Teaching Art History with New Technologies: Reflections and Case Studies
Kelly Donahue-Wallace, Laetitia La Follette, Andrea Pappas
Cambridge Scholars Publishing, May 5, 2009 - Education - 160 pages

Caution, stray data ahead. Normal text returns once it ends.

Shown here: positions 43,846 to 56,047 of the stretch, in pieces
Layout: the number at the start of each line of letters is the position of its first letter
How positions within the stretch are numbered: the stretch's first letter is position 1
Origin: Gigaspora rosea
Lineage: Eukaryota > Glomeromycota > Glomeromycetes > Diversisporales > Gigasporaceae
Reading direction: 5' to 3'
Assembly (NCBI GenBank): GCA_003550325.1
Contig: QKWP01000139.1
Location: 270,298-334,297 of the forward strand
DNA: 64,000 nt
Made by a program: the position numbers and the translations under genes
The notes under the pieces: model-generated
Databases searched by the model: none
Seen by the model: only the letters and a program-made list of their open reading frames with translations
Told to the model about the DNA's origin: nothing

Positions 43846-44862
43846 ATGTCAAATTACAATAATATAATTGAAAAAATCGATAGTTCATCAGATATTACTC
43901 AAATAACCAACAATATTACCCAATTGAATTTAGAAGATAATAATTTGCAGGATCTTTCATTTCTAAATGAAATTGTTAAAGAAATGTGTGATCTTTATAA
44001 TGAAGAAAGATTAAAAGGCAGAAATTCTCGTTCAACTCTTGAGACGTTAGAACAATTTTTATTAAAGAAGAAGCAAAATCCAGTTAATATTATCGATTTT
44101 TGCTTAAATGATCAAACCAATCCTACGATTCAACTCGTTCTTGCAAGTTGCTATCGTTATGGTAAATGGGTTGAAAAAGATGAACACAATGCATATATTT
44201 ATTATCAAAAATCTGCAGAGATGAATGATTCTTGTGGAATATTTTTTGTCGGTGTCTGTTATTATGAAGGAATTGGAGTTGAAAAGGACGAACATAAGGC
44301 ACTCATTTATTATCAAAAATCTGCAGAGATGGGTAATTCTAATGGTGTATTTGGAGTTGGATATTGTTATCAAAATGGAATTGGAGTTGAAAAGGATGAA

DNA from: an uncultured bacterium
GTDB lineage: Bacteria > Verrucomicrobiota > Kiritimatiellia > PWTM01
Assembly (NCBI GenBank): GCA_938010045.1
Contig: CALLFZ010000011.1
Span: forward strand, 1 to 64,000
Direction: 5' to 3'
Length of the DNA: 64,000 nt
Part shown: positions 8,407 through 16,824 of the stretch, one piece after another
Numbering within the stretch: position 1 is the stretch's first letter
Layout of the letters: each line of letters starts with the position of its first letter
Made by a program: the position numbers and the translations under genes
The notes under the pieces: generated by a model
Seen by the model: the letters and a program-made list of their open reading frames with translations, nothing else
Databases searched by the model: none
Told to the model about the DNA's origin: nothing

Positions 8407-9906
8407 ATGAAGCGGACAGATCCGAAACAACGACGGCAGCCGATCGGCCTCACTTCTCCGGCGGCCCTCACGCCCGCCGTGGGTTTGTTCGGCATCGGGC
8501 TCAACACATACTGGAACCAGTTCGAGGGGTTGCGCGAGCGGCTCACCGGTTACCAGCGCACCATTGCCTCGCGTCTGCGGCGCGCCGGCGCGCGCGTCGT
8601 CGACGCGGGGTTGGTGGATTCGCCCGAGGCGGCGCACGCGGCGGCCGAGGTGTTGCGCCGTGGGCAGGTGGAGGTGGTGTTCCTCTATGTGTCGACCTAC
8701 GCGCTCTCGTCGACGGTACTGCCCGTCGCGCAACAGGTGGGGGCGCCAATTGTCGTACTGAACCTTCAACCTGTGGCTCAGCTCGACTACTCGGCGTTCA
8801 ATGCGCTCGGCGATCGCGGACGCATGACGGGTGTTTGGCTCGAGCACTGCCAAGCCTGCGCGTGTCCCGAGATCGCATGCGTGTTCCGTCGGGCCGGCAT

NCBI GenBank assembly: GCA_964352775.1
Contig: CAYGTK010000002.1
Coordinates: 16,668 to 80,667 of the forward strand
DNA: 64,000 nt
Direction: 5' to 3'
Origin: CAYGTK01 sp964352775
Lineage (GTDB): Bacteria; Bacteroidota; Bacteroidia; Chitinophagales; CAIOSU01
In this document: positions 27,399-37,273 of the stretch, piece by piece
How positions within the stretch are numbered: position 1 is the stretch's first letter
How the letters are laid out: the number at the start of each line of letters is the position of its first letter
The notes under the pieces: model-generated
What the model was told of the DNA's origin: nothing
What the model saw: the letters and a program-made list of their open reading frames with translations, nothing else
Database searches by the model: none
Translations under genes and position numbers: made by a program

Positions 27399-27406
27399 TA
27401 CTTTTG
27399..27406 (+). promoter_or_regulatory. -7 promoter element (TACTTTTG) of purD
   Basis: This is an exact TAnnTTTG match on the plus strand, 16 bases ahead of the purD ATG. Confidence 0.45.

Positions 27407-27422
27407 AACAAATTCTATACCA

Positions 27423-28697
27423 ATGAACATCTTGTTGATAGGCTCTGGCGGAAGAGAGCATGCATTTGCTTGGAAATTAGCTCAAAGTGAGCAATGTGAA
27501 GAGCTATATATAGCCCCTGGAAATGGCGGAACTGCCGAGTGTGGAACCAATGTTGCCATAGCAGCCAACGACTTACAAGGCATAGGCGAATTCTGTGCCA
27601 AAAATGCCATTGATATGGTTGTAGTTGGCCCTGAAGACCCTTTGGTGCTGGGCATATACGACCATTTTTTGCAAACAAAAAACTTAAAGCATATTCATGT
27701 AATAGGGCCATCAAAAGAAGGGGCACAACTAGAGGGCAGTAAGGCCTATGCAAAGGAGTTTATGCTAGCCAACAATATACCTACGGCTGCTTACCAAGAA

Digital images, Internet resources, presentation and social software, interactive animation, and other new technologies offer a host of new possibilities for art history instruction. Teaching Art History with New Technologies: Reflections and Case Studies assists faculty in negotiating the digital teaching terrain. The text documents the history of computer-mediated art history instruction in the last decade and provides an analysis of the increasing number of tools now at the disposal of art historians. It presents a series of reflections and case-studies by early adopters who have not just replaced older materials with new, but who have advanced the discipline's pedagogy in doing so. The essays illustrate how new technologies are changing the way art history is taught, summarize lessons learned, and identify challenges that remain. Given the transitional state of the field, with faculty ranging from the computer-phobic to the computer-savvy, these case studies represent a broad spectrum, from those that focus on the thoughtful integration of new technologies into traditional teaching to others that look beyond the familiar art history lecture or seminar format. They provide both practical suggestions and theoretical models for historians of art and visual culture interested in what computer-mediated applications have been successful in art history teaching and where such new approaches may be leading us.
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